I’ll have a 99 with petrol sprinkles! American professor of religion says the world has become obsessed with ‘natural’ items and methods despite them not always being the best option
- Alan Levinovitz debates ‘natural’ things versus ‘unnatural’ things in a new book
- American professor of religion, feels the worship of nature has become religious
- He cites how vanillin was once created as a by-product of the petroleum industry
by Alan Levinovitz (Profile £20, 272 pp)
It’s a good word, natural. Natural birth, natural food, natural fibres: all are excellent, I think we’d agree. But Alan Levinovitz, an American professor of religion, has a more nuanced view of the subject. He feels that the worship of nature has itself become almost religious in intensity.
His book is subtitled The Seductive Myth Of Nature’s Goodness — fighting words indeed. Nylon or rayon as good as cotton or linen? Organic carrots not innately superior to Walnut Whips? One might assume he was being contrarian just for the sake of it.
Actually, he’s not. Levinovitz is merely presenting the evidence for and against ‘natural’ things versus ‘unnatural’ things, and he allows his readers to make up their own minds. His book is full of fascinating observations, facts and stories that will make you think again about topics you thought you had already made up your mind about.
Alan Levinovitz who is an American professor of religion, presents the evidence for and against ‘natural’ things versus ‘unnatural’ things in a new science book (file image)
Take natural birth, for example. When my two kids were born, this was all the rage. The idea was that if you could give birth without pain relief or medical intervention, it was somehow ‘better’ than if you ingested every drug known to humankind or even, perish the thought, had a Caesarean. I went to classes led by earth mothers explaining that if giving birth the natural way was good enough for the prehistoric tribes of Papua New Guinea, it’s good enough for us.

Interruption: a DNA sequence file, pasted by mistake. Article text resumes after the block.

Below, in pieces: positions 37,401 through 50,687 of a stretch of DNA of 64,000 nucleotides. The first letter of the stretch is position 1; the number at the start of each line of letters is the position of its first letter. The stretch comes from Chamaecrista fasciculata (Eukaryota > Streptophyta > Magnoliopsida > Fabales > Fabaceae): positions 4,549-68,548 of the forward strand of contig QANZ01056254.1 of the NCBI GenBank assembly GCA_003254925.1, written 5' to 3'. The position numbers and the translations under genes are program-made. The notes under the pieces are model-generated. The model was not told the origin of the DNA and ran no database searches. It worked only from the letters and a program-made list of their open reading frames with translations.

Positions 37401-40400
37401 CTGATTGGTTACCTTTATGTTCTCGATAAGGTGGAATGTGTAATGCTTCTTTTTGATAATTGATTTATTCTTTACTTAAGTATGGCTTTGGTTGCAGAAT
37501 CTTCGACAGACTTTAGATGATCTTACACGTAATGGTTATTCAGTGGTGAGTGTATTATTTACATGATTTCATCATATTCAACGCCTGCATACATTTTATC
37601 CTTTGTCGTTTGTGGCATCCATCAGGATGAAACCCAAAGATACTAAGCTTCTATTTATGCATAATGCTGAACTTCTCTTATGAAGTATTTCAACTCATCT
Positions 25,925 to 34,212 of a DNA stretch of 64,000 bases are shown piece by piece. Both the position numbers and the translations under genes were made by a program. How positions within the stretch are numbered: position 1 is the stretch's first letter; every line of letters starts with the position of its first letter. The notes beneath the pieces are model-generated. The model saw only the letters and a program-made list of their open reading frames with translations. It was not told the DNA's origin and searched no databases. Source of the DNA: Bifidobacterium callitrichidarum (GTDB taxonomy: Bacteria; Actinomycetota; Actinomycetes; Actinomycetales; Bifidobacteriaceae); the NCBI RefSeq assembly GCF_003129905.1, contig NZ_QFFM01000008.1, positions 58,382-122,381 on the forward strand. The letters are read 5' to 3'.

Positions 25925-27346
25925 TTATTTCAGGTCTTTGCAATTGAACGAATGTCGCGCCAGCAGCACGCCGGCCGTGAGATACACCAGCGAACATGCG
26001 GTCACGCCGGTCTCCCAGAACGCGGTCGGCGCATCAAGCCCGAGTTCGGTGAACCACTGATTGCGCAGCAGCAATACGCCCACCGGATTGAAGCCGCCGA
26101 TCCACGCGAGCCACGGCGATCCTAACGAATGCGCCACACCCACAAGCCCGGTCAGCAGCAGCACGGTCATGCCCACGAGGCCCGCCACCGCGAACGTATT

Levinovitz is sympathetic to such feelings, because he and his wife had them, too.
‘We wanted our child’s origin story to be perfect and pure… for us, like so many others, that meant wanting birth to be natural.’
But in the few hunter-gatherer societies that still exist around the world, between 1 and 2 per cent of mothers die in childbirth — around 40 times higher than the rate in the U.S. Infant mortality in these societies never drops below 15 to 20 per cent. The South Indian Nayaka and the Aka of the western Congo basin do not name babies for at least a year, just in case.
This is only scratching the surface of a forensically detailed argument. Natural childbirthers say that childbirth isn’t a medical condition — they’re not ill, and so they want to be as far away from the bleeping machines of hospitals as they can.
But birth is dangerous, difficult and painful, says Levinovitz. My partner would certainly agree.
In his chapter about ‘natural’ foods, Levinovitz tells us all about the trade in vanilla, the world’s most popular flavouring.
Brands often claim they only use ‘natural’ vanilla, which suggests it has been taken from vanilla pods, most of which are farmed in Madagascar.
NATURAL by Alan Levinovitz (Profile £20, 272 pp)
Vanilla farming from pods is incredibly labour-intensive, as each plant has to be fertilised by hand. Only the hands of women and children are small enough to do this, so child labour is the norm.
‘Real’ vanilla has thus become very expensive, although almost none of that money goes back to the impoverished Madagascan farmers.
Almost all vanilla that the rest of us consume is actually vanillin, a flavour chemical that was isolated at the end of the 19th century.
Until recently vanillin was manufactured as a by-product of the petroleum industry. Yes, the vanilla in your ice cream may come from crude oil. (It’s probably worth emphasising here that vanillin is completely harmless, wherever it’s from.)
From there Levinovitz moves on through natural healing and the anti-vaccination loons, via back-to-nature obsessives being killed by bears and performance-enhancing drugs for athletes, to good old Gwyneth Paltrow with her ‘natural’ (ie expensive) lifestyle brand Goop.
The last third of the book ties itself up in not-terribly-interesting philosophical knots, but overall this is a splendid piece of work, as wide-ranging and original as it is well-written. It’s strongly recommended.
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